Guest Post: Do Writing Habits Change When Switching Genres? by Eric D. Goodman, author of The Color of Jadeite

As you can see from the book trailer, The Color of Jadeite by Eric D. Goodman would likely be considered a thriller. Today, Mr. Goodman is going to talk about what it was like to write in a different genre after writing short stories, a literary novel, and a children’s book. But first, read a little bit about The Color of Jadeite.

Book Synopsis:

Clive Allan, a suave private eye, ventures throughout China in search of an ancient jadeite tablet from the Ming dynasty. Along the way, he delves into the mysteries of China’s art, history, and culture.

Every bit as captivating as the treasure Clive seeks is the mysterious Wei Wei, an expert on Chinese artifacts who helps the droll detective navigate the most perilous pockets of Beijing, Shanghai, Xi’an, Hangzhou, Suzhou, and beyond.

With sidekicks Salvador and Mackenzie, Clive sets out to find the priceless artifact, outwitting their rivals at almost every turn. But between the fistfights and rickshaw chases, gunfights and betrayals, Clive’s deep connection with the treasure he seeks and his romance with Wei Wei force him to confront truths about his past and himself.

Doesn’t this sound intriguing? My mom loves a good PI novel and so do I. This sounds like a thrilling ride.

Please give Eric Goodman a warm welcome:

Aside from one published storybook for children, most of my published fiction, both long-form and short stories, falls rather firmly into the “literary fiction” genre—perhaps spilling over into “contemporary fiction” or “mainstream fiction” the way a pop song might break into country or a country ballad may sway into rock and roll.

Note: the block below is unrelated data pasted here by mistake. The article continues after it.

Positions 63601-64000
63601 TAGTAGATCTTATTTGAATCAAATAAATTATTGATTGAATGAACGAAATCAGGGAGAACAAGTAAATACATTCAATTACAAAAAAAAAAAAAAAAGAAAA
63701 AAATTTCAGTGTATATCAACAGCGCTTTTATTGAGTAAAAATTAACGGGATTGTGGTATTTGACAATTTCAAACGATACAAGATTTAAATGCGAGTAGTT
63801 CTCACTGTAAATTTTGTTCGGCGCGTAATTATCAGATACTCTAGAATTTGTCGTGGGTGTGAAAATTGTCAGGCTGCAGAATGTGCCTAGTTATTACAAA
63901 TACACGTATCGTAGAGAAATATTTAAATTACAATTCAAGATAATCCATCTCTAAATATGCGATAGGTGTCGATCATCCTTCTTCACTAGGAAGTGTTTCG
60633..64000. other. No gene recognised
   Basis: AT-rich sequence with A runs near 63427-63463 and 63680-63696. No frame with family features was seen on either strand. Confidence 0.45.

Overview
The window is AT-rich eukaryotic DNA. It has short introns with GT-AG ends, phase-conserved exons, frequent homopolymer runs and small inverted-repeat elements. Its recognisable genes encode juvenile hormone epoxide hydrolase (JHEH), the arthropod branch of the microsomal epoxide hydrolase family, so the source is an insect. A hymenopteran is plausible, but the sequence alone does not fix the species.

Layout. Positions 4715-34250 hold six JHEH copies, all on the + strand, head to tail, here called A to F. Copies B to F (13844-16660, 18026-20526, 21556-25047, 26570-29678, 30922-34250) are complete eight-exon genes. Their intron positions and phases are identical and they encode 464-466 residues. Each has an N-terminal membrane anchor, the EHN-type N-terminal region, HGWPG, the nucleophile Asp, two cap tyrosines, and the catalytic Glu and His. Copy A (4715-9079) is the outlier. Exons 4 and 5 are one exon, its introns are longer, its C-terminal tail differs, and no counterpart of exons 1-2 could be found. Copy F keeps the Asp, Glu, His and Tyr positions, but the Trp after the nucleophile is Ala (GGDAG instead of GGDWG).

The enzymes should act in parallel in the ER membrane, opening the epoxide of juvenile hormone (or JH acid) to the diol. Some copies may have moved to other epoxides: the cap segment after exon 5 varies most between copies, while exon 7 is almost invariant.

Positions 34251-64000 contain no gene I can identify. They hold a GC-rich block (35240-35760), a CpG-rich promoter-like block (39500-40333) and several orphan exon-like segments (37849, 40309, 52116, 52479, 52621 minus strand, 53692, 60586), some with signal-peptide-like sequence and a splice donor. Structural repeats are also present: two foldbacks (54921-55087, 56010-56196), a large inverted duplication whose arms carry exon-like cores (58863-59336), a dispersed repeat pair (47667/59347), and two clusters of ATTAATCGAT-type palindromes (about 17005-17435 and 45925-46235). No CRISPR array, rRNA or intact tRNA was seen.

So I’ve been asked more than a few times: what made me decide to cross the tracks into genre fiction? Why write a thriller?

The truth is, I think a good story is a good story, regardless of what genre label gets slapped onto the cover. I’ve been interested in adventures and thrillers for as long as I’ve been writing—since childhood. I’ve also always been fascinated with characters, interaction between them, and perspective. It turns out most of the work I’ve had published in my career has been focused on people and their relationships and everyday life. But even as a child and teen, I was writing adventure stories. So it was inevitable that I eventually write an adventure thriller.

The “how” of this particular book relates to the setting. I love to travel, and I make it a habit to visit multiple countries each year—when we’re not in pandemic lockdown.

Sometimes I travel with the purpose of writing a travel story or scouting out potential settings for novels and stories. Sometimes, just for the unique experience.

All of the locations featured in The Color of Jadeite are real paces that I visited during my recent trip to China. I found the places to be exotic and knew that I would want to use them as settings in a novel or series of stories. From the twisting side streets of Shanghai to the Imperial architecture of Beijing, even when I was there I could see that
these would be interesting places to set scenes. Knowing that I also wanted to try my hand at a thriller, I realized that these colorful and exotic locales would be the perfect settings.

Another thing I’ve been asked is whether my writing habits changed when switching genres. I really don’t think so—writing a story with good characters in interesting places and situations is more or less the same whether you’re writing historic fiction or science fiction.